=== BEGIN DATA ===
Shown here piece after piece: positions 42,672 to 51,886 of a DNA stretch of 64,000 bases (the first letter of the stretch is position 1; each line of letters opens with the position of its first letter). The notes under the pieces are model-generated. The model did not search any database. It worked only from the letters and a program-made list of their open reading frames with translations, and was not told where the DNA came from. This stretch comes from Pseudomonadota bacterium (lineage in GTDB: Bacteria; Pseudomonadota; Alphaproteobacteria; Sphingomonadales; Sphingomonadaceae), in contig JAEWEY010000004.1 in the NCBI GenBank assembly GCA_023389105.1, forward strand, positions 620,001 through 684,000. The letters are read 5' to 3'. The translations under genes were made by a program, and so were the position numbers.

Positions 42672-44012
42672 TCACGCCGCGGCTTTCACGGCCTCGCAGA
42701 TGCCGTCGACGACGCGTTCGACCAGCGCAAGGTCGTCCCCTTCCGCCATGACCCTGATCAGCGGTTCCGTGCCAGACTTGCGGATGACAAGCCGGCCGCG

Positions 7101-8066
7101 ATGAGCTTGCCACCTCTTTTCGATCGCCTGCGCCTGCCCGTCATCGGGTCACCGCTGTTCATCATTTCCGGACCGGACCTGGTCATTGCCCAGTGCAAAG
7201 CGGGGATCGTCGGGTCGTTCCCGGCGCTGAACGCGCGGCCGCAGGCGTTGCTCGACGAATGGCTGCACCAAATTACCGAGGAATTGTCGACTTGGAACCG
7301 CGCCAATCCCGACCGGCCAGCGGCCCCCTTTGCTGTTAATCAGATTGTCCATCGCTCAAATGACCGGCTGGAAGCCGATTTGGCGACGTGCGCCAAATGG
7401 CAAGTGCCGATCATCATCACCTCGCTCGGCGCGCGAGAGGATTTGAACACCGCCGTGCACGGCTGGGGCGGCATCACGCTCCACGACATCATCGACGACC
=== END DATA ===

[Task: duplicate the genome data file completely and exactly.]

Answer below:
Shown here piece after piece: positions 42,672 to 51,886 of a DNA stretch of 64,000 bases (the first letter of the stretch is position 1; each line of letters opens with the position of its first letter). The notes under the pieces are model-generated. The model did not search any database. It worked only from the letters and a program-made list of their open reading frames with translations, and was not told where the DNA came from. This stretch comes from Pseudomonadota bacterium (lineage in GTDB: Bacteria; Pseudomonadota; Alphaproteobacteria; Sphingomonadales; Sphingomonadaceae), in contig JAEWEY010000004.1 in the NCBI GenBank assembly GCA_023389105.1, forward strand, positions 620,001 through 684,000. The letters are read 5' to 3'. The translations under genes were made by a program, and so were the position numbers.

Positions 42672-44012
42672 TCACGCCGCGGCTTTCACGGCCTCGCAGA
42701 TGCCGTCGACGACGCGTTCGACCAGCGCAAGGTCGTCCCCTTCCGCCATGACCCTGATCAGCGGTTCCGTGCCAGACTTGCGGATGACAAGCCGGCCGCG

Positions 7101-8066
7101 ATGAGCTTGCCACCTCTTTTCGATCGCCTGCGCCTGCCCGTCATCGGGTCACCGCTGTTCATCATTTCCGGACCGGACCTGGTCATTGCCCAGTGCAAAG
7201 CGGGGATCGTCGGGTCGTTCCCGGCGCTGAACGCGCGGCCGCAGGCGTTGCTCGACGAATGGCTGCACCAAATTACCGAGGAATTGTCGACTTGGAACCG
7301 CGCCAATCCCGACCGGCCAGCGGCCCCCTTTGCTGTTAATCAGATTGTCCATCGCTCAAATGACCGGCTGGAAGCCGATTTGGCGACGTGCGCCAAATGG
7401 CAAGTGCCGATCATCATCACCTCGCTCGGCGCGCGAGAGGATTTGAACACCGCCGTGCACGGCTGGGGCGGCATCACGCTCCACGACATCATCGACGACC